An artist’s impression of the finished city (Zendai)

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Shanghai Zendai completes first phase of Africa’s “new capital”

30 September 2015 | By David Rogers | 0 Comments

Chinese developer Shanghai Zendai has finished the first phase of a $6.4bn, 1,600ha new city in Modderfontein, north-east of Johannesburg.

The Hong Kong-listed firm said it had completed the first of three phases of The Centenary, a luxury apartment development.

Some 150 apartments have been built, and Zendai said it has received 250 applications from potential buyers.

Anthony Diepenbroek, the chief executive of Shanghai Zendai South Africa (SZSA), told reporters at a press conference to launch the project that it would not be affected by the slowdown in Chinese growth.

The complete city is expected to take between 15 and 40 years to complete. Diepenbroek said that when fully built out, it would create 23,000 jobs and contribute $300m a year in taxes to the South African state

“No, not at all,” he said, according to Reuters. “We also raised local financing. It’s going to be a function of the local economy.”

He added: “This is the beginning and we are excited. Our goal with The Centenary is to provide unique, high quality residential living spaces which sets the standard for Modderfontein New Town in terms of convenience, connectivity, sustainability and luxury.”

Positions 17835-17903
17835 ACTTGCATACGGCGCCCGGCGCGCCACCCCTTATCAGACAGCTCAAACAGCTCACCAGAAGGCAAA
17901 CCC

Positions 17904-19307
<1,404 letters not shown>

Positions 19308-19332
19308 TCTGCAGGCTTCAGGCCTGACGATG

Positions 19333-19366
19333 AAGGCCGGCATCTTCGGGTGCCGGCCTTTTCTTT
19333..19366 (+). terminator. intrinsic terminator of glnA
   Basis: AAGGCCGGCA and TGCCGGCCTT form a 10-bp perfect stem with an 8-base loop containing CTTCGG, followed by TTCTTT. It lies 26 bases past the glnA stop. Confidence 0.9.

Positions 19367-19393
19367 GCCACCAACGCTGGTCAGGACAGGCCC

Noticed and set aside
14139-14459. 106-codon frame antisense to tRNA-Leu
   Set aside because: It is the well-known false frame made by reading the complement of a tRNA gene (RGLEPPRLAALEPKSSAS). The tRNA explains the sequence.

Wenhui Du, the chief operating officer of ZDSA, added that the company had conducted three years of feasibility studies and was confident about its choice.

He said Modderfontein New Town would initially cater for buyers in a high income bracket, but it would later produce property for middle and low income class people.

An artist’s impression of the luxury Centenary development when all three phases are complete (Zendai)

The amount of investment projected for the new town, $6.4bn, is smaller than ZDSA was quoting earlier this year.

In January, it suggested the town would become the “capital of Africa”, and would attract $8bn in investment.

The complete city is expected to take between 15 and 40 years to complete. Diepenbroek said that when fully built out, it would create 23,000 jobs and contribute $300m a year in taxes to the South African state.

According to Diepenbroek, the construction of a Gautrain station to serve the Centenary will begin in the early months of 2017 and be operational in 2018.